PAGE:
You take a hit to the head on the football field, under the hoop, or in the ring. How do you know if you’re okay to keep playing? What teen athletes know about concussions could save their athletic career, and their health.
What student athlete hasn’t been told to “tough it out” after an injury on the field? Training for many contact sports involves learning to play through minor injuries. But more and more, research is showing a concussion just can’t be one of them.
When you’re on a school sports team, there is pressure to impress, even when you’re hurt. In a recent story by the New York Times, football coach Dawson Dicks with CoachUp explained:
“Kids are often reluctant to acknowledge a concussion. . . . The kid may want a scholarship and want to go to college, or it could be that ‘Dad or Coach wants me to play.’ That’s when they’re going to start to be a little dishonest in what they’re truly feeling.”
But the push to keep playing can lead to decisions that will hurt teen athletes in the long run.
Concussions Are Too Big a Deal to Play Through
Many head injuries are anything but minor. Scientists have connected concussions with mental health problems, trouble at school, and even early death. And that goes double for teens. Researchers in the U.S., U.K., and Sweden have found that a serious brain injury before age 25 drastically affected the lives of children, compared to their healthy siblings. Kids with moderate to severe brain injuries were:
- Twice As Likely To Be Admitted To An Inpatient Mental Health Facility;
- 60% More Likely To Do Poorly In School; And
- 70% More Likely To Die Before Age 41.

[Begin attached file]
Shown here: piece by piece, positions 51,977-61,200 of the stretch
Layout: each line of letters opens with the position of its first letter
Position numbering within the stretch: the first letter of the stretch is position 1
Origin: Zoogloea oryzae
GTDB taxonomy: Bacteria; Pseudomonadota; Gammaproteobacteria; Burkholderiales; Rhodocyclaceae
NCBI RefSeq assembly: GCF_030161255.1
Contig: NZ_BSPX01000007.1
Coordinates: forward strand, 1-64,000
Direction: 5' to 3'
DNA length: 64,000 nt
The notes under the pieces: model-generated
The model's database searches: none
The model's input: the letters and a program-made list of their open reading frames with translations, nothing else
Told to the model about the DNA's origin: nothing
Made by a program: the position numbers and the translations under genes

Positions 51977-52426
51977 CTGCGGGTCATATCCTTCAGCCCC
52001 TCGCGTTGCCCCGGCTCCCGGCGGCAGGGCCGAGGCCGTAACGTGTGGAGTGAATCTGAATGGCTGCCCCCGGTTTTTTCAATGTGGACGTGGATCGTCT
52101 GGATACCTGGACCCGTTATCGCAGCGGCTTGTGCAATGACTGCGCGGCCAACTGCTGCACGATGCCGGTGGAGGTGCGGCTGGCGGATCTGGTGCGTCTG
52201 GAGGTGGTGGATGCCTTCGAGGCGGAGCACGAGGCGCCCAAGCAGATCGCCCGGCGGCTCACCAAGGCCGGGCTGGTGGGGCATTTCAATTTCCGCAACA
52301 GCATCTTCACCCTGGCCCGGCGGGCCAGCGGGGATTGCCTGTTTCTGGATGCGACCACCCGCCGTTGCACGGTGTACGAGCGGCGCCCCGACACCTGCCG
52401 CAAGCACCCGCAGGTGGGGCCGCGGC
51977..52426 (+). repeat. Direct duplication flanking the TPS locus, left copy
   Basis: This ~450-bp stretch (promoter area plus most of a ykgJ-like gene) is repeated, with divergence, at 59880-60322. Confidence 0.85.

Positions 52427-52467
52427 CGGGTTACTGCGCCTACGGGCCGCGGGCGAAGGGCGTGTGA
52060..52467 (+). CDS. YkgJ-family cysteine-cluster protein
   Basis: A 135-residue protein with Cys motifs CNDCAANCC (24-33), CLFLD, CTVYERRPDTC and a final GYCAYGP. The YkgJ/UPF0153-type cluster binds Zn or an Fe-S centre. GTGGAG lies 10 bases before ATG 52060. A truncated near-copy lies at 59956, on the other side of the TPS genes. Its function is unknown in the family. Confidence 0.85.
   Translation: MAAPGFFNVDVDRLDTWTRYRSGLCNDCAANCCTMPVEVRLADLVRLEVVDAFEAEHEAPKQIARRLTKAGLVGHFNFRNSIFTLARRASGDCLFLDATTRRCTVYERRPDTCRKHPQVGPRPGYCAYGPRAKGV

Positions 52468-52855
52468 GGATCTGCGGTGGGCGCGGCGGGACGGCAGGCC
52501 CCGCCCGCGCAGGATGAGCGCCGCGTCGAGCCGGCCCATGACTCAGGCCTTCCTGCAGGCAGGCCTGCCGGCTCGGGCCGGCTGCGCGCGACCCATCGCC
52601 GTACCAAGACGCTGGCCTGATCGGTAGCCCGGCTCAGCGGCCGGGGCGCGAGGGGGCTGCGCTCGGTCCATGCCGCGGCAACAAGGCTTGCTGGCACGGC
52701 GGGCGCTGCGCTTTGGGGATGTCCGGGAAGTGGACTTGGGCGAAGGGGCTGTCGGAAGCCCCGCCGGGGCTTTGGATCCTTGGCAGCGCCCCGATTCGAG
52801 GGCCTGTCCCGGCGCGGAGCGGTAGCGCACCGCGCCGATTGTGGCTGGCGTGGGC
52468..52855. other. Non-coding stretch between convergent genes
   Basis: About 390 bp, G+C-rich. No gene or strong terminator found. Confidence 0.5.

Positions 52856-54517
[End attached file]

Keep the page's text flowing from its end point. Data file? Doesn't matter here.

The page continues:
According to Tad Seifert, a neurologist and director of the Sports Concussion Program for Norton Healthcare, in Louisville, Kentucky, that’s because:
“The developing brain has been shown to be more vulnerable to the physiological effects of the injury.”
Sitting It Out After a Concussion Doubles Teen Athletes’ Recovery Time
More students are being taught the symptoms of head injury than they used to. They know how important early medical treatment is. But the first step is much more simple: sit it out.
According to a study by the University of Pittsburg Medical Center, student athletes in a range of sports recovered twice as fast just by taking the time to recover right away. Players who were removed from the game right after a head injury took an average 22 days to recover. Those who kept playing faced an average of 44 days on the disabled list.
So the next time you take a hit on the field, don’t be afraid to sit it out. It could get you back in rotation that much faster.
David Christensen is a brain injury expert at Christensen Law in Southfield, Michigan. He represents brain injury victims against auto insurance companies. If you have suffered a serious brain injury, contact Christensen Law for a free consultation.